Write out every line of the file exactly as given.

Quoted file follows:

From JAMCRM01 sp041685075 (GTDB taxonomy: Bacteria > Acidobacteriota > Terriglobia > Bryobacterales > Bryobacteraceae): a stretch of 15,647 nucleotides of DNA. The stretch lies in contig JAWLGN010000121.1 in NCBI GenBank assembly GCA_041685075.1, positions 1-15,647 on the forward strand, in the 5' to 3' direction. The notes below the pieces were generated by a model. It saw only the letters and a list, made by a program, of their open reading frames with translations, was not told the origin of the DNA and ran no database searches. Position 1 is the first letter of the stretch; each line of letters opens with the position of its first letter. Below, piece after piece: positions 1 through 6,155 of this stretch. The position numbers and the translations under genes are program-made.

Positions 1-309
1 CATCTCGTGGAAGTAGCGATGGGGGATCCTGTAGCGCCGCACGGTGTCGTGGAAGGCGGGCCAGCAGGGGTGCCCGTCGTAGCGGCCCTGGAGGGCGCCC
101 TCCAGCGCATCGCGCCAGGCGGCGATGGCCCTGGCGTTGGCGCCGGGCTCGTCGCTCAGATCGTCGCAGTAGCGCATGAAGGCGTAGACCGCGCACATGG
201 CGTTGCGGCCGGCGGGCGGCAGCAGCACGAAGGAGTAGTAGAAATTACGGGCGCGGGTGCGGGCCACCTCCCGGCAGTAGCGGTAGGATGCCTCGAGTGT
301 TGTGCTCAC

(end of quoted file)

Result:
From JAMCRM01 sp041685075 (GTDB taxonomy: Bacteria > Acidobacteriota > Terriglobia > Bryobacterales > Bryobacteraceae): a stretch of 15,647 nucleotides of DNA. The stretch lies in contig JAWLGN010000121.1 in NCBI GenBank assembly GCA_041685075.1, positions 1-15,647 on the forward strand, in the 5' to 3' direction. The notes below the pieces were generated by a model. It saw only the letters and a list, made by a program, of their open reading frames with translations, was not told the origin of the DNA and ran no database searches. Position 1 is the first letter of the stretch; each line of letters opens with the position of its first letter. Below, piece after piece: positions 1 through 6,155 of this stretch. The position numbers and the translations under genes are program-made.

Positions 1-309
1 CATCTCGTGGAAGTAGCGATGGGGGATCCTGTAGCGCCGCACGGTGTCGTGGAAGGCGGGCCAGCAGGGGTGCCCGTCGTAGCGGCCCTGGAGGGCGCCC
101 TCCAGCGCATCGCGCCAGGCGGCGATGGCCCTGGCGTTGGCGCCGGGCTCGTCGCTCAGATCGTCGCAGTAGCGCATGAAGGCGTAGACCGCGCACATGG
201 CGTTGCGGCCGGCGGGCGGCAGCAGCACGAAGGAGTAGTAGAAATTACGGGCGCGGGTGCGGGCCACCTCCCGGCAGTAGCGGTAGGATGCCTCGAGTGT
301 TGTGCTCAC